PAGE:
Over trees. Under trees. Over trees. Under trees. I couldn’t see the road. There was nothing familiar and no recognizable landmarks. I got totally disoriented, and at one point realized I didn’t know where I was anymore. It was then that I told my mom I had to get back to the public works building and call 911. I knew that if anyone could help me, I had to be in a place where I could tell them where I was. I also realized that if I continued, I risked getting injured, which would only complicate matters. My mom mentioned that we needed to try to conserve my phone battery, so we hung up.
When I arrived back at the building, I called my mom to let her know I had made it. By this time, the tornadic storm was long gone but now your normal, garden variety thunderstorm was bearing down on me. I was literally hugging a metal building with lightning racing in ribbons across the sky. At this point, my mom started to panic. Let’s face it. I wasn’t the calmest I have ever been either. The question she kept asking me over and over was “What are we going to do?” “What are we going to do?” I told her we couldn’t do anything except trust that since God had taken care of me back at the car that He could also not allow me to become a human lightning rod. We hung up so that we could both call 911.
By this time, it sounded like every emergency siren in the world was going off, so I knew things were bad and not just bad where I was. The phone rang several times, and then I heard a lady’s voice: “Little Rock 911. What is your emergency?” I explained to the dispatcher that I was in Reservoir Park. My car had been destroyed. I tried to walk out. I need help. She asked if I was injured. She asked me what color shirt I had on. What color pants I had on. She asked me my location in the park. Then she said, “We will send help, but I need you to do something for me. Whatever you do, do not leave that building. We have had reports of damage in that area. It is extensive. If you leave, I cannot promise you they will find you. And it’s going to be awhile. Please call us back if something changes.” I said, “Yes, ma’am. I understand. Thank you for your help.”
Survival mode for me means continually answering this question: “What is my next wise step?” If you know me at all, you know I am a planner extraordinaire. This was way beyond any hope of my plans getting me through or out of this. So, what was my next wise step? I needed people praying. I texted my pastor, Dave, and simply told him the barebones of my situation and that I needed people to pray. He immediately texted me back and said that Jason (another staff pastor) had just picked him and his wife, Louanne, up at the Kroger on Rodney Parham and asked what they could do to help. Wait a minute! The Kroger on Rodney Parham…why was Jason picking them up?
If you are not from here, let me fill you in on what you may not know and what I didn’t know at the time. That Kroger had taken a direct hit from the storm. Dave and Louanne rode out the storm in the cooler while their vehicle was being demolished in the parking lot. The Kroger on Rodney Parham…why were Dave and Louanne there? They live in Saline County with 52 Kroger stores between their house and that one. I’ve got the perfect answer now to that question but let me hold onto it just a bit longer. We will get back to that.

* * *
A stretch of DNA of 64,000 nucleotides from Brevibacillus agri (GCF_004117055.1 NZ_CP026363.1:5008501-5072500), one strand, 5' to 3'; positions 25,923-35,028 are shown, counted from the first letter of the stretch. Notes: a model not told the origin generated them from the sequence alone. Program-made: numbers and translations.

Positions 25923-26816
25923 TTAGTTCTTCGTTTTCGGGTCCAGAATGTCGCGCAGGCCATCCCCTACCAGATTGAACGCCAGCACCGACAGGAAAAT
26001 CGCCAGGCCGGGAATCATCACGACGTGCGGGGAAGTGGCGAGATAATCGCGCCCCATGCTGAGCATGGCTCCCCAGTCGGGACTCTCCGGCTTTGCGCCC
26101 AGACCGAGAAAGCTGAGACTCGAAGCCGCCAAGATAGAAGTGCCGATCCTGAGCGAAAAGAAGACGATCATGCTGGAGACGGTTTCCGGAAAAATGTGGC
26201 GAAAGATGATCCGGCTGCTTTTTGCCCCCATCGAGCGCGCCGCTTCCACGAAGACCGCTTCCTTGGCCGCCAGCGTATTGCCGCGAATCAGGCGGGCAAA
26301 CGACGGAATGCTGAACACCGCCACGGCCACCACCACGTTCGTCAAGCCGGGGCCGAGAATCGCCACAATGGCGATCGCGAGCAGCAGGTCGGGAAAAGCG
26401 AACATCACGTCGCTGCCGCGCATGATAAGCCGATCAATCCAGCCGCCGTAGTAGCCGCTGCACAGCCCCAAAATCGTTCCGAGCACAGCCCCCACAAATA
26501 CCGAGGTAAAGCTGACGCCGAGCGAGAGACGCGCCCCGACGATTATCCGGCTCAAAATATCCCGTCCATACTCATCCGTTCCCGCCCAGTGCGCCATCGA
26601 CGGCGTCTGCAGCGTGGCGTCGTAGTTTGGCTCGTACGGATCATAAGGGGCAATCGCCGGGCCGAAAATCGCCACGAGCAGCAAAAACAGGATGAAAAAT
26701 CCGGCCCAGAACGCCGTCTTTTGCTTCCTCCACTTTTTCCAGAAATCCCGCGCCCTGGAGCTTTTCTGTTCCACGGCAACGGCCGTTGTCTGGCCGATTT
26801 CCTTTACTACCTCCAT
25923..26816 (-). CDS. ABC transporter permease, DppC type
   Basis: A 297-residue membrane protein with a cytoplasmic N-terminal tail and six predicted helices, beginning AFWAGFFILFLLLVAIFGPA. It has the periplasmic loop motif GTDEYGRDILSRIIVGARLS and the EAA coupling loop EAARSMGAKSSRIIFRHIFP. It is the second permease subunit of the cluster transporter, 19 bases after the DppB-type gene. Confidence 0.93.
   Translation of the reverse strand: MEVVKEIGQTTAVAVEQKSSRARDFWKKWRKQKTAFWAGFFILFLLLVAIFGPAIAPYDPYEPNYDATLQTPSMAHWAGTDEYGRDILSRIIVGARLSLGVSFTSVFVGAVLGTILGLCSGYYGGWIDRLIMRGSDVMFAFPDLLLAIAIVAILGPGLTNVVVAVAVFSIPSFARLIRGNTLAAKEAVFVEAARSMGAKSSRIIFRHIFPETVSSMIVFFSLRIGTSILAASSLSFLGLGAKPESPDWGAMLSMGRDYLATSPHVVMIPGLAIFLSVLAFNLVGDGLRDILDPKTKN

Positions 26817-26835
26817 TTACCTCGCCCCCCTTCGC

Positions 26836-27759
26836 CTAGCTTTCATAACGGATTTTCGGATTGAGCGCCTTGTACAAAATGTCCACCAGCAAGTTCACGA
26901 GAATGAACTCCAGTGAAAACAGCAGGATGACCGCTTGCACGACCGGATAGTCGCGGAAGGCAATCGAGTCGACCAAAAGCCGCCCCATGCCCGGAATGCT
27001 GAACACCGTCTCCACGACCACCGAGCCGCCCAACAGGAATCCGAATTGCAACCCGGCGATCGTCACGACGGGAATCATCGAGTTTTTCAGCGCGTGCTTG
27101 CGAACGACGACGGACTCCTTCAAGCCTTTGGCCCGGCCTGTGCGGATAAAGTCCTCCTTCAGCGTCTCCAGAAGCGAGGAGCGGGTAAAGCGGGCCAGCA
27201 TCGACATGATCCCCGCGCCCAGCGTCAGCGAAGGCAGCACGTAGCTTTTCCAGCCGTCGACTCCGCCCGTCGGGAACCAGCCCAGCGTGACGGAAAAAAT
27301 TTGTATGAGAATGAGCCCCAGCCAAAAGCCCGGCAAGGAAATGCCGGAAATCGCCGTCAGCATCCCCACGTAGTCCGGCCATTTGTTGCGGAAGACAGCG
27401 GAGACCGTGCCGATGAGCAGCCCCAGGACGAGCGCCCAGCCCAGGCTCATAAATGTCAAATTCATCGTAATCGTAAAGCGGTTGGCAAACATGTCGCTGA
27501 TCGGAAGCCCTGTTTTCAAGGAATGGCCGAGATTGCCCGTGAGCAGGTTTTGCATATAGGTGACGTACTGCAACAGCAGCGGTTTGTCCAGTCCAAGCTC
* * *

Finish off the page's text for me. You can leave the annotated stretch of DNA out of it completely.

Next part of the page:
After his text message, I immediately called him. I asked where they were, he told me, and I breathed a sigh of relief. Not far from my parents’ house. I told him there was nothing he could do to help me. I firmly believed this. My parents’ neighbor’s son had tried to walk in to find me, and at this point he had already turned back. I then said that the greatest thing he could do to help was to go check on my parents, make sure their house was okay, and help my dad get their generator started. He replied that they were on their way.
In a little bit, Dave called to tell me that they were at my parents’ house. They were fine. Their house was untouched (Can you say MIRACLE?!). The generator was up and running. And that they were coming to get me. I was nice to him on the phone when I simply said, “Okay, I am at a metal building,” but you can bet your bottom dollar that I had no hope they would be able to locate me.
In my mind, I was a needle in a haystack – or a demolished forest as the case may be. Sure enough, after some time passed, I heard them yelling my name. I yelled back, and before long they were emerging from the rubble to help me walk out to my parents’ house. Three hours after the nightmare began, I was walking into their living room looking like a hot mess if there ever was one physically unscathed with a heart bursting with gratitude.
Now back to the question: why were Dave and Louanne at the Kroger on Rodney Parham on that particular day, at that particular time? The only answer to that question that really matters is this one: because God ordained for them to be there to help rescue me.
While I am so sorry that my friends had to go through the storm, I am so grateful that God in His abundant grace and sovereignty orchestrated for them to be there. God’s grace is truly amazing, isn’t it?
I know this tale has been a long one, so thanks for sticking with me to the end. But if you don’t remember a single word of this, please lean in closely for the conclusion. If you don’t, you will miss out on the whole purpose of why I wrote this.
This will not be the last storm I experience in life. Hopefully, it will be my last out-in-the-open-with-no-shelter tornadic storm, but there will be other kinds of storms that come my way. I want to have a record of God’s presence, protection, provision, grace, and mercy that I can drive down deep in my heart as a spiritual marker in my life to look back at when my trust is wavering and faith seems elusive. And for you? For you, my friend, I want you to know God is good. He is good all the time. He is the same yesterday, today, and forever. He is mighty to save. He loves you with an incomprehensible, unconditional love.
This is my story. This is my song. Praising my Savior all the day long. This is my story. This is my song. Praising my Savior all the day long.